By Jasper Price, Third Year, Theatre and Performance Studies.
Bristol old Vic presents WINNERS, a razzmatazz look into the world of corporation, capitalism and clowning by the Wardrobe Theatre company at the brand new pop-up venue the Theatre in the Downs.
It’s 7:30pm in the restaurant franchise Winners, on the night of the opening of its ten millionth establishment. We are introduced to Mr Winner, the larger-than-life owner and his ragtag team of employees. He greets us with open arms and invites us to join him as he explores the history of his business. What follows is an hour and a half of explosive choreography, absurd characters and hilarious moral commentary.
From the very first winner, a hunter/gatherer 13000 years ago, we are taken on a meandering journey through the history of capitalism. Along the way we meet various characters including Elizabeth 1st, Karl Marx and Henry Ford, all of whom are played to the utmost level of zany. Elizabeth for example, is portrayed as a hypersexual manipulator, who prances around the stage like a table dancer, seducing Mr Winner into doing her every will. Winner, who starts the show as a clean, neat entrepreneur, slowly becomes more intoxicated in the story he’s telling and shifts from his calm and collected demeanour to something more grotesque by the end.
The play flows without a fault; the dance routines are precise and entertaining, and the laughs come thick and fast through a variety of means. There are moments when the characters in Mr Winner’s show break, and the real personas of the ensemble come through, away from the gaiety. The technical aspects of the piece similarly go off without a hitch: fast, snappy lighting which helps create this feeling of motion, ensuring the performance is fluid. The bright bold décor in the restaurant, garish and showy, perfectly symbolises the characters within.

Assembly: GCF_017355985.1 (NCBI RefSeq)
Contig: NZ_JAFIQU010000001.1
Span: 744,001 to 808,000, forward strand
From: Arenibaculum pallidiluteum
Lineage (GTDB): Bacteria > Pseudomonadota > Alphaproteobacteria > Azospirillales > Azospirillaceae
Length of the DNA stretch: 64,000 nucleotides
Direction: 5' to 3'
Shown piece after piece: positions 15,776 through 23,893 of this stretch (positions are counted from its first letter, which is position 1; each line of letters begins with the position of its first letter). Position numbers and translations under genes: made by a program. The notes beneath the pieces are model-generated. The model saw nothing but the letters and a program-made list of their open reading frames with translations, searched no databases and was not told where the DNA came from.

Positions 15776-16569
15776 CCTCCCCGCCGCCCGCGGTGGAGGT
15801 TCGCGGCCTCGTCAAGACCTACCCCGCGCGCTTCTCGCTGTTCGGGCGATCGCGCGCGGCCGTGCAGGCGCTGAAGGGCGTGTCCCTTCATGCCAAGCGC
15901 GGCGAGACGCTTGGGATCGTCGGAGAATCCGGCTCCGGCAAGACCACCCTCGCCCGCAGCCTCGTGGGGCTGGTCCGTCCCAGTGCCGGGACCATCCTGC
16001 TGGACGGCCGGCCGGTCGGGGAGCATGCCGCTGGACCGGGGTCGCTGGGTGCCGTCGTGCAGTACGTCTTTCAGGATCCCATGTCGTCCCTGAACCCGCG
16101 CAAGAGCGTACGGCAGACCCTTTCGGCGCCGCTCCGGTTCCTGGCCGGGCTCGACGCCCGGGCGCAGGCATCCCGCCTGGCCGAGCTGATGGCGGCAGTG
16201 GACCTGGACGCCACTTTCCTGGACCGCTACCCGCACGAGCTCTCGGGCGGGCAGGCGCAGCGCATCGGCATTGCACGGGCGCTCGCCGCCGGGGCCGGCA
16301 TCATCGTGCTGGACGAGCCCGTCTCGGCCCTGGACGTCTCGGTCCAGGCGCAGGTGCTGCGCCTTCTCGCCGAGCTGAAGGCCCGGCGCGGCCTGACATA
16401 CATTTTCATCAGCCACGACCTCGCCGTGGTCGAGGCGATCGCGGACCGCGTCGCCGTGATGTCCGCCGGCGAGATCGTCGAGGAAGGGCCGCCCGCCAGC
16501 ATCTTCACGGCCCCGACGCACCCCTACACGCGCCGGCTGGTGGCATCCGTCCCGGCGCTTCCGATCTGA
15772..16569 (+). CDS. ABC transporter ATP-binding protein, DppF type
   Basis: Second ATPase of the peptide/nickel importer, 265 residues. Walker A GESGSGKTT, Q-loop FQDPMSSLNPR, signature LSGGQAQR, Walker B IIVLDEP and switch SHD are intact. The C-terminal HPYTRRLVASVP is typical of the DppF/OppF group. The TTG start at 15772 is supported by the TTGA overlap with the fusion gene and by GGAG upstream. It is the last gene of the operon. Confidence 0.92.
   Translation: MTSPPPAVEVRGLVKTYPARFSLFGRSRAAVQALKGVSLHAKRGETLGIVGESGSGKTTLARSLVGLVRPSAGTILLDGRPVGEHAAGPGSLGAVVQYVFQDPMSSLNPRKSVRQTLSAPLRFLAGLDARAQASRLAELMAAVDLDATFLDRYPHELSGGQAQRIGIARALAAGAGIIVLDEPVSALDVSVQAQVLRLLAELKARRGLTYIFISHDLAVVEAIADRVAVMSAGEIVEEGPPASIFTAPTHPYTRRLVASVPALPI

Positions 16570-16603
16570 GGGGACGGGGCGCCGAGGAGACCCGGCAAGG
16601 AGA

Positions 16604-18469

The star is of course Mr Winner himself, a caricature of the rich white male. Of course, there are allusions to Donald Trump, but Winner seems to give us a fresh take on the stereotype. From his fake cheesy smiles to his cold, cutthroat attitude to business, the character presented is the very figure of capitalism. You can see the inspirations that have brought the play here, The Wolf of Wallstreet for example or Lucy Prebble’s Enron. Winner even throws in the odd misogynist comment or allusion to racist thinking to ensure his unlikability.
As the play progresses, this frivolity becomes an altogether different show. There is something monstrous behind the cool exterior of Winner, and the bright lights and music become a ghastly subversion to the not so happy action on the stage. Finally, we are left with a moral message through the use of text on screens at the back of the stage. Images of global disasters, climate change and billionaires all interspersed with messages of hope fill the last few minutes of the show. Although I found this to be slightly preachy, the message is clear- the Mr Winners of the world are destroying the world, but there’s still time to save it.
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Overall though the play presents a very fresh take on capitalist issues, the American dream and ambition. The positive, upbeat way in which the story is described does well to subvert expectations and the performance of the cast is exceptional. A fun and adventure filled ride into the world of corporation, the wardrobe company are clearly onto a winner with this one.
Featured image: Chelsey Cliff
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